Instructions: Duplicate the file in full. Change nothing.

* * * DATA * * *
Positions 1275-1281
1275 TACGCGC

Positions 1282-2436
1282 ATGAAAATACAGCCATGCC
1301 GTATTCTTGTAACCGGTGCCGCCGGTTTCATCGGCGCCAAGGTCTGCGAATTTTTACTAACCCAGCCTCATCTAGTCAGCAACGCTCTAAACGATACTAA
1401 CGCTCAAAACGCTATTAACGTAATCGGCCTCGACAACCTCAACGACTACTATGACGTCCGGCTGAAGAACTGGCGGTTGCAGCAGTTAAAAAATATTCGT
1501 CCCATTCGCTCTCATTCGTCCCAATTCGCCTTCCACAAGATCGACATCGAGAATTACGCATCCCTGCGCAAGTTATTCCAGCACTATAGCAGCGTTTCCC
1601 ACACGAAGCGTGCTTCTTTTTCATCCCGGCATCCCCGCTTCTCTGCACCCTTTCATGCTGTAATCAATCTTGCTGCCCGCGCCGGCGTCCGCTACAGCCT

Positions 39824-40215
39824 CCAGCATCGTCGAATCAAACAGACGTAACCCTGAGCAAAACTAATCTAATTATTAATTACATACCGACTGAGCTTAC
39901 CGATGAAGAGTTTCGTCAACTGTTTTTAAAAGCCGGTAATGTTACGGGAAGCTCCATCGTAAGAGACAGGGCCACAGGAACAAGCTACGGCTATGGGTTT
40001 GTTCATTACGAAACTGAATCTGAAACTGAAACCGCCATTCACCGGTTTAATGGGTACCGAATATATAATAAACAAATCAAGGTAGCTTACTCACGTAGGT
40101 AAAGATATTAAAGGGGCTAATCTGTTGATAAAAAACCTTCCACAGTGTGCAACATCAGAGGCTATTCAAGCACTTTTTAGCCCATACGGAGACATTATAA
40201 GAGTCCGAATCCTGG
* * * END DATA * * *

Positions 1275-1281
1275 TACGCGC

Positions 1282-2436
1282 ATGAAAATACAGCCATGCC
1301 GTATTCTTGTAACCGGTGCCGCCGGTTTCATCGGCGCCAAGGTCTGCGAATTTTTACTAACCCAGCCTCATCTAGTCAGCAACGCTCTAAACGATACTAA
1401 CGCTCAAAACGCTATTAACGTAATCGGCCTCGACAACCTCAACGACTACTATGACGTCCGGCTGAAGAACTGGCGGTTGCAGCAGTTAAAAAATATTCGT
1501 CCCATTCGCTCTCATTCGTCCCAATTCGCCTTCCACAAGATCGACATCGAGAATTACGCATCCCTGCGCAAGTTATTCCAGCACTATAGCAGCGTTTCCC
1601 ACACGAAGCGTGCTTCTTTTTCATCCCGGCATCCCCGCTTCTCTGCACCCTTTCATGCTGTAATCAATCTTGCTGCCCGCGCCGGCGTCCGCTACAGCCT

Positions 39824-40215
39824 CCAGCATCGTCGAATCAAACAGACGTAACCCTGAGCAAAACTAATCTAATTATTAATTACATACCGACTGAGCTTAC
39901 CGATGAAGAGTTTCGTCAACTGTTTTTAAAAGCCGGTAATGTTACGGGAAGCTCCATCGTAAGAGACAGGGCCACAGGAACAAGCTACGGCTATGGGTTT
40001 GTTCATTACGAAACTGAATCTGAAACTGAAACCGCCATTCACCGGTTTAATGGGTACCGAATATATAATAAACAAATCAAGGTAGCTTACTCACGTAGGT
40101 AAAGATATTAAAGGGGCTAATCTGTTGATAAAAAACCTTCCACAGTGTGCAACATCAGAGGCTATTCAAGCACTTTTTAGCCCATACGGAGACATTATAA
40201 GAGTCCGAATCCTGG